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Customer Reviews

Stephen chandler

I must disagree with that terse review. I do not think that both Robbie Krieger and John Densmore would have played on this CD if it were not completely great. And it most definitely is.
Stephen chandler

Crosby, Stills, nash and Morrison: A Fantasia

Sometime in the mid 60's, a young James Morrison was walking along the Sunset Strip in California, frustrated that his musical aspirations were constantly hitting a brick wall. A girlfriend invited him out to the Canyon to rest and mellow out, and she mentioned that she had a few musician friends hanging out with her. Maybe Jim would like to meet them? He agreed and hitched a ride into the hills.

Once he was there, Jim's lady-friend introduced him to her friend Graham. Jim was familiar with The Hollies and told Graham that he liked his stuff. Would he liked to hear some of his own material? When Graham agreed, Jim picked up a guitar and began a frenzied version of "Break On Through." Graham smiles, he likes this young kid's assertiveness. Then he has an idea. "Jim," he says, "slow it down a bit and maybe add a shuffle to it?" Jim thinks a moment, works the chording out in his mind and plays it like Graham suggests. Both Jim and Graham light up; this arrangement sounds incredible. Telling Graham he has a ballad he really likes and thinks would be huge if people heard it, Jim strums the opening portion of "Light My Fire."

A friend of Graham's, Stephen, likes what he's been hearing from across the room. He picks up his guitar and began picking out some sliding, blues lines. Morrison follows Stephen's lead and bends the song into a slow, folky blues song. All three like what they hear. "What else have you got," asks Stephen. Jim, delighted, pulls out a notebook filled with poetry and opens it to "Riders On The Storm." As Jim begins to play, Stephen begins to improvise the vocal line. Graham is so stoked that he pulls his third friend, David, in to listen. By the end of few hours, the four of them decide to form a collaborative and call is CMNS, their initials in alphabetical order. Stephen hits the record button on his brand new home reel-to-reel and the four of them begin to capture the moment. They even work up an incredible harmony arrangement to take "The End" to a new level.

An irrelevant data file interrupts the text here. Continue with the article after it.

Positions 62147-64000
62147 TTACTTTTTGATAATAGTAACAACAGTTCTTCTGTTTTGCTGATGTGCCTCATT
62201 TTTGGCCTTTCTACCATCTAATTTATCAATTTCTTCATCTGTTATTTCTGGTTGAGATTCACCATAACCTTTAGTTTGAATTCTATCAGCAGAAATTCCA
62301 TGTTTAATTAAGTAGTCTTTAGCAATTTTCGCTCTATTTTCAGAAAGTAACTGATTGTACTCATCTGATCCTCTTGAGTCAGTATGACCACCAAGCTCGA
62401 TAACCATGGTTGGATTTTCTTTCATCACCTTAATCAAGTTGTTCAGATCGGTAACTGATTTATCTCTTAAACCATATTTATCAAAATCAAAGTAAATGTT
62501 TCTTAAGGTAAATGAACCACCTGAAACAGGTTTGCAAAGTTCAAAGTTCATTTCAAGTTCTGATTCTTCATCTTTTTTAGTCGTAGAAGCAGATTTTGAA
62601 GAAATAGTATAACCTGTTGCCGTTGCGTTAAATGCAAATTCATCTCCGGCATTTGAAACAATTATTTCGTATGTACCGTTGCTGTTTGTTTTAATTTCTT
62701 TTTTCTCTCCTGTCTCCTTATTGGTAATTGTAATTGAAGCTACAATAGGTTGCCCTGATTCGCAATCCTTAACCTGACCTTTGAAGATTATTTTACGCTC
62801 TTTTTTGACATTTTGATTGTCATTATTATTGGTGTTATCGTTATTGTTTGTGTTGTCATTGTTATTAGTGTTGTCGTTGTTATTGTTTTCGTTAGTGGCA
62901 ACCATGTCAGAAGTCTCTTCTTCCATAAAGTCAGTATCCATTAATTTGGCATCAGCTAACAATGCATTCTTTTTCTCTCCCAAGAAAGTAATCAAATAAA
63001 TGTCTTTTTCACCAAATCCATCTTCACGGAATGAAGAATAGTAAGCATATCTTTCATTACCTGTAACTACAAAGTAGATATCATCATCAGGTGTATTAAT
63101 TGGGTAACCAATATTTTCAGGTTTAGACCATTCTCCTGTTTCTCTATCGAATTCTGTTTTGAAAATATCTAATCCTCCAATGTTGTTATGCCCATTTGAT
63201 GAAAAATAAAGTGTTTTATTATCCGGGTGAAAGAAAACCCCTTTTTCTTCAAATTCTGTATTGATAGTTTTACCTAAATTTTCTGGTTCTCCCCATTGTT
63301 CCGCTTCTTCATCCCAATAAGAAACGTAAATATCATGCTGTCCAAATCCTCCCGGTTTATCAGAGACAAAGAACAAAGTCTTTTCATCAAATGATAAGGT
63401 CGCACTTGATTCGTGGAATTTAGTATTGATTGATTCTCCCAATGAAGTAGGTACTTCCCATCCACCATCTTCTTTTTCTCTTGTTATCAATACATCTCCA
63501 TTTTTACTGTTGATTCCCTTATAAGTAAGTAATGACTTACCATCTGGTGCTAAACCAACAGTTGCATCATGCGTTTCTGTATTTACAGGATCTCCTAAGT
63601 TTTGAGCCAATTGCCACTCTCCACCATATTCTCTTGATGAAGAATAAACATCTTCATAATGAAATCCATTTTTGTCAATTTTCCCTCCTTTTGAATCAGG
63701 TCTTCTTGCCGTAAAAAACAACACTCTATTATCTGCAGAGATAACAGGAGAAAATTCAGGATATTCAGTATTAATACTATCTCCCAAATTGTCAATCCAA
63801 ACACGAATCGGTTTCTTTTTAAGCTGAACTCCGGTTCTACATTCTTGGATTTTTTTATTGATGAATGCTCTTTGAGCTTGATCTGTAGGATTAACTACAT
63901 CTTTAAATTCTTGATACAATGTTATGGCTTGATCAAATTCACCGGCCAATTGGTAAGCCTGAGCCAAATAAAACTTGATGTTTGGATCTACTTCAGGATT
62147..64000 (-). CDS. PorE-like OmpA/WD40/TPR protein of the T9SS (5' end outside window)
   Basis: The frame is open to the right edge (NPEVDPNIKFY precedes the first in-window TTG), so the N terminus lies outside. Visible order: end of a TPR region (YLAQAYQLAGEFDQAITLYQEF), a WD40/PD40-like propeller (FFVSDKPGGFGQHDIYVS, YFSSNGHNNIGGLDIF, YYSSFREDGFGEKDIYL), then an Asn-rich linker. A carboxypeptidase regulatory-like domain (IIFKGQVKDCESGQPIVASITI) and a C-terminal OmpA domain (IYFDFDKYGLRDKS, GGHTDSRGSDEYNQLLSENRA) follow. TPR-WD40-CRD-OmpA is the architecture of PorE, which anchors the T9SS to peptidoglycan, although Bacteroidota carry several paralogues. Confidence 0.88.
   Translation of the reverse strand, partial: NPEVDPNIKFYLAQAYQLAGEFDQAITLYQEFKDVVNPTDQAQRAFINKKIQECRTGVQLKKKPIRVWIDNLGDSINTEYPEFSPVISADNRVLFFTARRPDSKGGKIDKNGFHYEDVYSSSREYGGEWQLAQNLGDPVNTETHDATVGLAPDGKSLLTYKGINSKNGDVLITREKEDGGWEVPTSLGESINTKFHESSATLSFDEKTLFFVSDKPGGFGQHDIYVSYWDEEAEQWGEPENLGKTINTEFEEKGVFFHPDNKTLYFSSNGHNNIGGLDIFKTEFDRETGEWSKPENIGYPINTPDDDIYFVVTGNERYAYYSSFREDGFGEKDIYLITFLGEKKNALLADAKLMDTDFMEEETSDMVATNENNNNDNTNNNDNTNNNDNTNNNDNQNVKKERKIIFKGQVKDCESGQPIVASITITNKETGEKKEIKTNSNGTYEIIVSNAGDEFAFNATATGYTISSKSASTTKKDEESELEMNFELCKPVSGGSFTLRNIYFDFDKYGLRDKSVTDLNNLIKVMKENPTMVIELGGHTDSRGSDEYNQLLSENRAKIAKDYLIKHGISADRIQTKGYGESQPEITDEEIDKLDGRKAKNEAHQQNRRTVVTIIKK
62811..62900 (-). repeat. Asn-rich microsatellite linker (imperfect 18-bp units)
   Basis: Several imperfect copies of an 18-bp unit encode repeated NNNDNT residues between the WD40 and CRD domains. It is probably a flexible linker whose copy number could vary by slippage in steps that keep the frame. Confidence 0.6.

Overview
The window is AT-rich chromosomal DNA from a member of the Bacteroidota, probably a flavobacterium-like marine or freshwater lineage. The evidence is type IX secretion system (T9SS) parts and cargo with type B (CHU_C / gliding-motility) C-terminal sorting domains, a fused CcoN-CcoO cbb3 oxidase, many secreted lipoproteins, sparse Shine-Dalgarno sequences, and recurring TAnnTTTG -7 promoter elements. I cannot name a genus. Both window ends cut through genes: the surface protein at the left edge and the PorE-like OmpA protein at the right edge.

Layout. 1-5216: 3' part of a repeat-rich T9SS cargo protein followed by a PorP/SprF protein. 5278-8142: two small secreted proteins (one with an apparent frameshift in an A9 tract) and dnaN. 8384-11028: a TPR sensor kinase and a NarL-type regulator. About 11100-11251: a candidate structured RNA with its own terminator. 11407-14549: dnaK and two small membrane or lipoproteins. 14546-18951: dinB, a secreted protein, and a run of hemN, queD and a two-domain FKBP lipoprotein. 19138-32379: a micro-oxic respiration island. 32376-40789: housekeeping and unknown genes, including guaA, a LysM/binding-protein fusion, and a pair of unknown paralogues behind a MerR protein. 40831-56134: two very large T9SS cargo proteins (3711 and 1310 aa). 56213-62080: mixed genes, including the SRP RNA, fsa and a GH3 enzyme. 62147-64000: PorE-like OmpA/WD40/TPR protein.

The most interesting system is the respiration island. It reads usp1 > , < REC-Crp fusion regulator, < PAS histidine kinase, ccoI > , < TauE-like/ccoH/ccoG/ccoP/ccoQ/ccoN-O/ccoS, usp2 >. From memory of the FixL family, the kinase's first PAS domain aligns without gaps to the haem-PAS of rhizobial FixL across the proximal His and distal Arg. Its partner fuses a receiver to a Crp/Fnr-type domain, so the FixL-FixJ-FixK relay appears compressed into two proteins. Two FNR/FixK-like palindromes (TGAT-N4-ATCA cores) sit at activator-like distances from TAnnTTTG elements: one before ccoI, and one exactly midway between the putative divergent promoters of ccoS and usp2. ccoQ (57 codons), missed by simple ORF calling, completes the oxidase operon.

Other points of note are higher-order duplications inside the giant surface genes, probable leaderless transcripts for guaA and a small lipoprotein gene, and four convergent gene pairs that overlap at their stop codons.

Well, OK, this never happened. But if it DID, then somehow, James Lee Stanley and Cliff Eberhardt found the reels. Like James' collaboration with John Batdorf did to The Rolling Stones on "All Wood and Stones," James and Cliff take The Doors' classic repertory and folk it out. The duo have an all star guest list that includes Timothy B Schmit of The Eagles, Peter Tork of The Monkees, Paul Barrere of Little Feat, Laurence Juber (who has played with Paul McCartney & Wings), and Chad Watson on Bass. Even more remarkable is that Doors members John Densmore and Robby Krieger pitch in. It was even Densmore's suggestion to Stanley to take on The Doors after he'd heard "All Wood and Stones."

With the blessing of the two Door-keepers, James and Cliff deliver a diverse and delightful reading of classics like the aforementioned songs, as well as classics like "People are Strange," "Crystal Ship" and "Touch Me." I love the way that the pair interchange vocal duties. Cliff is gruff and hardy, James is clear and full. They make great harmonies and trade leads. The guitar playing is wonderful (and having seen James live, up close, I can attest to his guitar prowess), and is captured in rich tone. With both the exceptional musicianship and full endorsement of the original creators, "All Wood and Doors" is how cover albums should be done.

They ruined a good thing

Except for "Riders on the Storm" and "People Are Strange" the songs are better done by Jim Morrison.
They weren't broke and they didn't fix 'em


Born: April 30, 1946 in Philadelphia, PA

Genre: Singer/Songwriter

Years Active: '70s, '80s, '90s

James Lee Stanley became known to Monkees fans in the mid-'90s when the Two Man Band album was released, a project involving him and ex-Monkee Peter Tork. Born in Philadelphia on April 30, 1946, Stanley first met Tork at a Virginia club in 1963 and moved to New York City four years later, becoming involved in the city's folk scene. He spent time in the Air Force during the late '60s and early '70s, and studied music at Cal State-Northridge after his discharge. Upon graduation,...
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All Wood and Doors, James Lee Stanley
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